Double Dutch

This week I finally finished the Russian course I’ve been working through on Memrise, and am giving Russian a break for now. I may go back to it at some point, and try to get a better grip on the grammar, which I still find hard, even after three years of studying a little every day.

I promised myself that I’d start learning a different language once I’d finished the Russian lessons, and have decided to learn some more Dutch. I know a little already, and can understand it to some extent thanks to my knowledge of English, German and related languages. So it’s easier for me than Russian. I’m just learning it on Duolingo at the moment, and may try other apps as well.

I like the weird and wonderful phrases that come up on Duolingo, and expect there’ll be plenty in Dutch. A couple of very useful phrases that came up today were:

Pardon, ik ben een appel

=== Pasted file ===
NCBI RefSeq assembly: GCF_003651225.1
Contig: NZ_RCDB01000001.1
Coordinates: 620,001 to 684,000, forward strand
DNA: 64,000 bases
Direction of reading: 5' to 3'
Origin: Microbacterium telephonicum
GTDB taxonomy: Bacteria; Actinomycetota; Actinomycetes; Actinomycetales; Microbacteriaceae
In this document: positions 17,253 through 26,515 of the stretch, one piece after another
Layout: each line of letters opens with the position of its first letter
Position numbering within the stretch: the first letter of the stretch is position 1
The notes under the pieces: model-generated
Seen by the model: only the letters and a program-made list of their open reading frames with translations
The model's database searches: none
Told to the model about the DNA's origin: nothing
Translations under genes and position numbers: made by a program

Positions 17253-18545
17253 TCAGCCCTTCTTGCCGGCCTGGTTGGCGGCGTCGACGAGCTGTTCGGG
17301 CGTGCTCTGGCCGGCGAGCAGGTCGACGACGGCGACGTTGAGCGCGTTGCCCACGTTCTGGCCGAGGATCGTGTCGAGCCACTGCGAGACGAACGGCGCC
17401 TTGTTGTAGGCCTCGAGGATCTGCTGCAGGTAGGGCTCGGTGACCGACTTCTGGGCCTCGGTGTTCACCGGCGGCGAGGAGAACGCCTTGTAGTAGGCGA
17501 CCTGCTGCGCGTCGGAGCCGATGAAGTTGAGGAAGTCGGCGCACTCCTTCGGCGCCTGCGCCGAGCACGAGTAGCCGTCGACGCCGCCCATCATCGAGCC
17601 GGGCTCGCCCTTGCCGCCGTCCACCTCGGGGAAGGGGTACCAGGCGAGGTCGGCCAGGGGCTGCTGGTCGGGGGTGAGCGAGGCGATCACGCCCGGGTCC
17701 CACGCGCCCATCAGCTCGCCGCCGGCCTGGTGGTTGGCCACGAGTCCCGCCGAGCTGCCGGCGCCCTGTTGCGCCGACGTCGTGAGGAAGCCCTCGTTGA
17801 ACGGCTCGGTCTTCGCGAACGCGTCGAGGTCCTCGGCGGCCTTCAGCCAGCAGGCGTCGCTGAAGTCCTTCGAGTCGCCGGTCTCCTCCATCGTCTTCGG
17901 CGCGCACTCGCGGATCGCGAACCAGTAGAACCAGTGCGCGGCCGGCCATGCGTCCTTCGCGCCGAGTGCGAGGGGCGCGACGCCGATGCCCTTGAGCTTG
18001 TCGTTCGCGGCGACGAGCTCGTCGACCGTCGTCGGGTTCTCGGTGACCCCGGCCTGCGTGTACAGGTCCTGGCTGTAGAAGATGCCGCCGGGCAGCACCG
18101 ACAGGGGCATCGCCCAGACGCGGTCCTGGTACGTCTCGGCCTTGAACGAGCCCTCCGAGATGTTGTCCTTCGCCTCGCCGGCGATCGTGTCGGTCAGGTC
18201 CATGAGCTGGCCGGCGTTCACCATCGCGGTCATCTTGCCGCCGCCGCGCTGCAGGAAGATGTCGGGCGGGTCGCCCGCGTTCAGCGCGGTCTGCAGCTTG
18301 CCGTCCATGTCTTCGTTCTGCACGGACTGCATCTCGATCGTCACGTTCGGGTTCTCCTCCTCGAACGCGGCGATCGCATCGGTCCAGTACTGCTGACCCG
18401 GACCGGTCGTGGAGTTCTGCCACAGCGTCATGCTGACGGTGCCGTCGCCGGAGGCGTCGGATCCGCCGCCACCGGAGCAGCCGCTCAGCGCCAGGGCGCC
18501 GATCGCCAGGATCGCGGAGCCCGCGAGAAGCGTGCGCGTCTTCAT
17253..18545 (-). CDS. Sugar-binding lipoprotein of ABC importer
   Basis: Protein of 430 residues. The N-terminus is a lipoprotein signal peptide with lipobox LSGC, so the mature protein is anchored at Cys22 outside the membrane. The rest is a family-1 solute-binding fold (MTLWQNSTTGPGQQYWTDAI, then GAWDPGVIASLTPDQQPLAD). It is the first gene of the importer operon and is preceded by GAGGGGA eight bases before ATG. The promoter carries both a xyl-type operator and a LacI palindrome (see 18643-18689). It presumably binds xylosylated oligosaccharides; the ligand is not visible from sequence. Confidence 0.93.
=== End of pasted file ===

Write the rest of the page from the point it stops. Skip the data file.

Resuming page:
Excuse me, I am an apple

Nee, je bent geen appel
No, you are not an apple

Perhaps a good way to start a conversation.

I’m collecting these on Omniglot, of course.

5 thoughts on “Double Dutch

  1. There are two Dutch nouns that are spelled ‘appel’. The other one is stressed on the final syllable, as is the English ‘appeal’.

  2. The phrase “Double Dutch” in the U.S. refers to jumping rope with two ropes. I think it was originally African American Vernacular English. Is that expression known in other parts of the world/are there other terms for this?

  3. According to The Phrase Finder, Double Dutch, as in skipping (jumping rope) with two ropes, was once popular in the UK, but I’m not sure if it still is, and whether it’s still called Double Dutch here.

    Double Dutch can also refer to nonsense, gibberish, or a language you can’t understand. Apparently the earliest use in writing was in the phrase “What devil language is that? Is it double Dutch coiled against the sun”. In John Davis 1803 book, Travels of Four Years and a Half in the United States of America and referred to Welsh.

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